NCTC softball players continue to heal after fatal bus crash
MURRAY COUNTY, Okla. – Texas softball players continue to heal after the fatal accident that killed four girls.
One of the softball players, Rachel Hitt, remains hospitalized at Norman Regional Hospital in fair condition.
Today, Hitt’s parents released the following statement about the tragic accident:
To the families of those who lost their loved ones, the NCTC players and coaching staff, words cannot express the heartache we feel for you. Our hearts are overwhelmed with grief and not being able to be with you during this time is difficult. Our thoughts and prayers are with you.
We want to say “Thank You” to the first responders. Our family will be forever grateful for your actions and service. We would like to express our gratitude for the ICU staff at Norman Regional Hospital. Their level of compassion and professionalism is unsurpassed.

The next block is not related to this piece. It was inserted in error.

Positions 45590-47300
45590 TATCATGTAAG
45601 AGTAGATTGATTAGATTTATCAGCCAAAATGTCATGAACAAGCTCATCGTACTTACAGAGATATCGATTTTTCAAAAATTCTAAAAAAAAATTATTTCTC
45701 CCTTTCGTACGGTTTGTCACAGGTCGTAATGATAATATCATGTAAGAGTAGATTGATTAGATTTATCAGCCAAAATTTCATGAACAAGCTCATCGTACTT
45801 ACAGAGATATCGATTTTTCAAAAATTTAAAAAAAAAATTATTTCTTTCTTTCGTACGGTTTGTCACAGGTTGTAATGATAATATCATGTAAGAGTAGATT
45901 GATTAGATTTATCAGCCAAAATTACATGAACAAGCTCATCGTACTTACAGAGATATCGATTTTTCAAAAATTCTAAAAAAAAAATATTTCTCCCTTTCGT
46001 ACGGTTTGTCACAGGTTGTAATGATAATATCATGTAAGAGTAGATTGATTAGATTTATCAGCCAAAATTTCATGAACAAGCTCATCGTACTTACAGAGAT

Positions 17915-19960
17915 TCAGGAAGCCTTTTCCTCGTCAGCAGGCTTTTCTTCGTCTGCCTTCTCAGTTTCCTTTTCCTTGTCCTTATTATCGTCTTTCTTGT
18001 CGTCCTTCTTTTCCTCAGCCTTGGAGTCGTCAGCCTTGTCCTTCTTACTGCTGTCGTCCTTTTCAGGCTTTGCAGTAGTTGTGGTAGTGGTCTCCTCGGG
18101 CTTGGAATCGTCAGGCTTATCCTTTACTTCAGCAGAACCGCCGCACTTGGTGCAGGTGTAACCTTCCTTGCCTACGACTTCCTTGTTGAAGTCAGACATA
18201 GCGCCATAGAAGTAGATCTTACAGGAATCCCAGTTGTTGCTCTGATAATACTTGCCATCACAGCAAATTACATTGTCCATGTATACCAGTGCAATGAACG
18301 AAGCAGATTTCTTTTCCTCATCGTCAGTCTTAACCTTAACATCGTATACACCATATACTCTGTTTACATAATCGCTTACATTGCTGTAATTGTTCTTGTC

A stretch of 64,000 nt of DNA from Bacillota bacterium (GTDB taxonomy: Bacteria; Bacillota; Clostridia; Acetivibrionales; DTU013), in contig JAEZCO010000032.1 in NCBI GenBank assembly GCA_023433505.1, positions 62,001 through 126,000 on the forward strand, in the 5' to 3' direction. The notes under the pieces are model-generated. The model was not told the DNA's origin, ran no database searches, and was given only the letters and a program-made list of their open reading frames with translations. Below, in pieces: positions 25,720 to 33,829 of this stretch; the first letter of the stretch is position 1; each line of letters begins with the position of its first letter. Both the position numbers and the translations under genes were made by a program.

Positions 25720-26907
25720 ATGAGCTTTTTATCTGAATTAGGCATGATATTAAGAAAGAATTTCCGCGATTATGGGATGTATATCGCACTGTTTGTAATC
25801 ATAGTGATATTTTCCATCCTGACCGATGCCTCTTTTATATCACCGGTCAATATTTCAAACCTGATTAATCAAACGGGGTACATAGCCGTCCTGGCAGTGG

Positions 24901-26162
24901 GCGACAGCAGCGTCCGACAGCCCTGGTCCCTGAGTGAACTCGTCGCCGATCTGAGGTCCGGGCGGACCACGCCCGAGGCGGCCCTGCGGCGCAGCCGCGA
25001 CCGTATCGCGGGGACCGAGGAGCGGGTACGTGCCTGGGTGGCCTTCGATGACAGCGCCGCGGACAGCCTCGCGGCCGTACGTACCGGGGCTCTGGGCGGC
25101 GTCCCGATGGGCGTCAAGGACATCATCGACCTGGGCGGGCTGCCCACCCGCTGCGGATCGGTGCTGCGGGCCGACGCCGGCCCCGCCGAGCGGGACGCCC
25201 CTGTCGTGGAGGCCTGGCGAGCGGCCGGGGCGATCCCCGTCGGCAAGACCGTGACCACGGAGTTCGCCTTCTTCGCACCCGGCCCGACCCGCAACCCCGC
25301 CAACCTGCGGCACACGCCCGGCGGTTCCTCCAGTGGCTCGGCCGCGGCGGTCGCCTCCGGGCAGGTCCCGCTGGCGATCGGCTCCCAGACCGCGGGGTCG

To our family and friends, your depth of love and support sustains us as we care for our daughter and begin the healing process.
Four members of the North Central Texas College softball team were killed Friday night after a tragic accident.
Meagan Richardson, 19, Katelynn Woodlee, 18, Jaiden Pelton, 20, and Brooke Deckard, 20, were all killed in the crash.
Shortly after 9 p.m. on Friday, the bus, which was carrying the girl’s softball team from North Central Texas College, was hit by a semi-truck along I-35 in Murray County, near Turner Falls.
They were coming back after a softball scrimmage against Southern Nazarene University in Betheny.
Captain Ronnie Hampton broke the news to the families and is now working the investigation.
The driver of the semi-truck, 53-year-old Russell Staley, told investigators he was distracted at the time of the crash.
“We will take his statement, we will compare it to the other 99 pieces of evidence we plan on collecting in this matter and provide it to the district attorney and it’s weight will be whatever it’s weight is,” said Capt. Hampton.
Staley was treated and released from the hospital.
NTSB will be in Oklahoma for about a week to look at the highway factors including lighting, vehicle factors, and human factors.
They have also brought in people to make sure the families are getting the support that is needed and medical doctors to help gather medical records.